The last book of Carrie Ryan’s I read was The Forest of Hands and Teeth. Remember that one? A lot has changed since then! That was a zombie novel; this is a thriller. This year has proved interesting in terms of YA books for me. I seem to have read a couple novels about twins taking each other’s places. There’s a certain amount of self-selection there, of course, and it is a common trope, but it’s always interesting to take a step back and look at overall patterns.
Daughter of Deep Silence (great title, by the way) takes on a variation of that trope. Frances is one of three survivors of a brutal attack on a cruise ship. The problem? The other two survivors pretend the attack never happened. Instead, they claim the boat capsized, killing everyone else on board. Frances was never meant to survive.
But she does and having lost both of her parents in the tragedy, is now an orphan. The father of a girl who’d befriended Frances on the cruise takes her in. Not only that but he allows her to assume his dead daughter’s identity. Frances is Frances no longer. She’s now Libby and with all the resources offered by her dead friend’s wealth and connections, she’s going to get revenge on the two men who lied about what happened on that cruise liner and more importantly, find out why.
If you think this sounds like Revenge, you’re right. There are some marked similarities. I don’t think this is a bad thing. I loved the first season of that TV show. (Not so much everything after.) I was initially taken aback by the idea of Frances assuming Libby’s identity. They’re not related. The amount of time between the cruise liner sinking and her return home is about 3-4 years. People change but not that much. But it turns out that Frances had plastic surgery to make herself look like Libby, and that went a long way to restoring my suspension of disbelief.
This isn’t to say I don’t have some quibbles. I’m still unsure as to why she was left alone all this time. Clearly, she knows the truth about what happened. Wouldn’t the other two survivors be worried about this? Wouldn’t they have sought her out before now? Did they just assume that because she didn’t contradict their testimony, it was no big deal? That doesn’t really make sense once we learn why the cover-up occurred.
I really enjoyed Frances/Libby’s machinations to insinuate herself into the Wells’ lives. Yes, she’s doing bad things. Yes, her moral center has gone decidedly askew. But when you’re consumed by revenge, it’s believable to see a protagonist throw all those things out the window. Frances gave up her entire life and identity to become Libby. She’s lost herself. Revenge has consumed everything until there’s nothing left. If you don’t like revenge narratives of this sort, then Daughter of Deep Silence probably isn’t for you. But if you do, this novel does an interesting psychological exploration.
Now why did I stop watching Revenge, if I loved the first season so much? Because in the second season, they introduced this love interest for Emily that I couldn’t care less about. I have a similar complaint about Daughter. While on that cruise, Frances fell in love with Grey, who is, of course, one of the two other survivors. As Libby, she must destroy him. But as Frances, she still loves him.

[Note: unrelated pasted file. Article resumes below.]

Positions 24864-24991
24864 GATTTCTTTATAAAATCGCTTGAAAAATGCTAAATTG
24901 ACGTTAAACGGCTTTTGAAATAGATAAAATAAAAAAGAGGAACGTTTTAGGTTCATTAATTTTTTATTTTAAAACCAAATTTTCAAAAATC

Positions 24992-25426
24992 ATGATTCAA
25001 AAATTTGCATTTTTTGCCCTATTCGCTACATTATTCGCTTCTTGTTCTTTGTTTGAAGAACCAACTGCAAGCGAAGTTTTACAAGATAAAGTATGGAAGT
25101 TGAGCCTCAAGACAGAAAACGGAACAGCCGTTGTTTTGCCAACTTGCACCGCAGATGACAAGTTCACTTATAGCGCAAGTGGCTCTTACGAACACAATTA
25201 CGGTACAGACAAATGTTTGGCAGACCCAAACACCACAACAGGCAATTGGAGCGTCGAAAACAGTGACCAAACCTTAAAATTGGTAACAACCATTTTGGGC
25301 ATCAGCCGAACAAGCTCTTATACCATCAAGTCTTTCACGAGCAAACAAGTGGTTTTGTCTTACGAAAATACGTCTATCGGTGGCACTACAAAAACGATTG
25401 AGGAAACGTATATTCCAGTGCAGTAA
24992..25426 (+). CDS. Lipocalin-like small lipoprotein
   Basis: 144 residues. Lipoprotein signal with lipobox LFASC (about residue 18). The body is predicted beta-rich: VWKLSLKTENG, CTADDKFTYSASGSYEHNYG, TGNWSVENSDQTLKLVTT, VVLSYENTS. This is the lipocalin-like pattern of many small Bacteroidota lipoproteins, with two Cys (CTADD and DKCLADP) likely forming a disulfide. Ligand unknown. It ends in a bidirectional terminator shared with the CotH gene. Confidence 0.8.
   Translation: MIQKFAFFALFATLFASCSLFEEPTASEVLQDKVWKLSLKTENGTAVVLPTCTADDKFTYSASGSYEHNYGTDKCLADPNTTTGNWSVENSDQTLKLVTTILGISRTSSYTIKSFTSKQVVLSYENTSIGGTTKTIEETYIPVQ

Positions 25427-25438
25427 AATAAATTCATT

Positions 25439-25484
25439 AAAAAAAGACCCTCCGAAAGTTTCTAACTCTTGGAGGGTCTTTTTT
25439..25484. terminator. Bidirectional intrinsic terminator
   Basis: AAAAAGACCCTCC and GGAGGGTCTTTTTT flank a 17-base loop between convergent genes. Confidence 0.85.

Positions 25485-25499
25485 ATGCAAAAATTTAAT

Could I find Grey any more boring? Probably not. I didn’t care about him or his angst. I actually wished she would hook up with Shepherd, who’d been in love with Libby. The conflict that would have arisen from that relationship would have been more interesting and complicated than the one between Frances/Libby and Grey. My disappointment also stems from the fact that I find it hard to believe that the guy you fall in love with on a weeklong cruise when you’re 14 is the same guy you’ll be in love with when you’re 18. Especially when you’re full of rage that he lied about the mass murder of a cruise liner. I know. I’m not the target audience. But still, it’s disappointing.
Now, let’s get to why the format of this review is a little different than usual. Remember how I talked about patterns earlier? Let’s talk about that.
Diversity. It’s awesome. It’s great. I’m all about diversity. But now that it’s become big in the YA world, I’ve reached the point where I’ve started to look at the types of diversity we’re seeing and getting. Don’t get me wrong. I’m glad more books are including diverse characters. However, we can do better. Frances, Libby and Grey are white. Shepherd is Latino. And this goes back to the patterns I mentioned. Yes, we may have characters of color in a novel, but they’re still the supporting characters. They’re not the protagonists or love interests. They’re there to help the white main character and maybe be that potential love interest who ultimately ends up not being the final one. They’re sidelined. They’re taken out of action. They don’t really have an effect on the story. This isn’t just about Shepherd in Daughter. Like I said, it’s a pattern I’m noticing. Writers, you can do better than this.
Despite those two things, I did like this book overall. I also liked the ending, which might upset some people, but I thought it was appropriate, given how Frances/Libby’s plot unfolded. I just wish the romantic subplot had gone a different way and that the book didn’t perpetuate the character of color as a sidekick thing. B
(Yeah, I gave it a B despite my complaints. Imagine the grade it would have gotten had it gone another way.)